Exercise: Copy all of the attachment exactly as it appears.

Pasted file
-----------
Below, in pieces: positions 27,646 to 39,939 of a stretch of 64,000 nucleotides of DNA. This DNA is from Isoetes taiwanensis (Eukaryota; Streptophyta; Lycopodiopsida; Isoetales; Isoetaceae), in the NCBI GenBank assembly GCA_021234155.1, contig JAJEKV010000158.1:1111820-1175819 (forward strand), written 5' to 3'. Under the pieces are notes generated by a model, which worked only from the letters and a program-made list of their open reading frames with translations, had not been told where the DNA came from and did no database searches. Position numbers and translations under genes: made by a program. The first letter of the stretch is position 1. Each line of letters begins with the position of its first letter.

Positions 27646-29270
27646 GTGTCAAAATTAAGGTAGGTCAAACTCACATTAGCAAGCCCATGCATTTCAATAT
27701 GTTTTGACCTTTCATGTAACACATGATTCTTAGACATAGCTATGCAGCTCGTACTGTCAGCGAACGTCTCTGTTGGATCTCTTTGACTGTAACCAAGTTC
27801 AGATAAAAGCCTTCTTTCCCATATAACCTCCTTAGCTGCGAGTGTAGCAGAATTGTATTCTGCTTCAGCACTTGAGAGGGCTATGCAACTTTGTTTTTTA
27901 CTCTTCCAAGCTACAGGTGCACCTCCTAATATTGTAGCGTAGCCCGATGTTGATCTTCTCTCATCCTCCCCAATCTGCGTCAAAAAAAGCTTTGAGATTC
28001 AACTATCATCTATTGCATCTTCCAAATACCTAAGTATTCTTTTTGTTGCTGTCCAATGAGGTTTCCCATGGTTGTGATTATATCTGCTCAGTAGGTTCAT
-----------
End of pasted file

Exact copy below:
Below, in pieces: positions 27,646 to 39,939 of a stretch of 64,000 nucleotides of DNA. This DNA is from Isoetes taiwanensis (Eukaryota; Streptophyta; Lycopodiopsida; Isoetales; Isoetaceae), in the NCBI GenBank assembly GCA_021234155.1, contig JAJEKV010000158.1:1111820-1175819 (forward strand), written 5' to 3'. Under the pieces are notes generated by a model, which worked only from the letters and a program-made list of their open reading frames with translations, had not been told where the DNA came from and did no database searches. Position numbers and translations under genes: made by a program. The first letter of the stretch is position 1. Each line of letters begins with the position of its first letter.

Positions 27646-29270
27646 GTGTCAAAATTAAGGTAGGTCAAACTCACATTAGCAAGCCCATGCATTTCAATAT
27701 GTTTTGACCTTTCATGTAACACATGATTCTTAGACATAGCTATGCAGCTCGTACTGTCAGCGAACGTCTCTGTTGGATCTCTTTGACTGTAACCAAGTTC
27801 AGATAAAAGCCTTCTTTCCCATATAACCTCCTTAGCTGCGAGTGTAGCAGAATTGTATTCTGCTTCAGCACTTGAGAGGGCTATGCAACTTTGTTTTTTA
27901 CTCTTCCAAGCTACAGGTGCACCTCCTAATATTGTAGCGTAGCCCGATGTTGATCTTCTCTCATCCTCCCCAATCTGCGTCAAAAAAAGCTTTGAGATTC
28001 AACTATCATCTATTGCATCTTCCAAATACCTAAGTATTCTTTTTGTTGCTGTCCAATGAGGTTTCCCATGGTTGTGATTATATCTGCTCAGTAGGTTCAT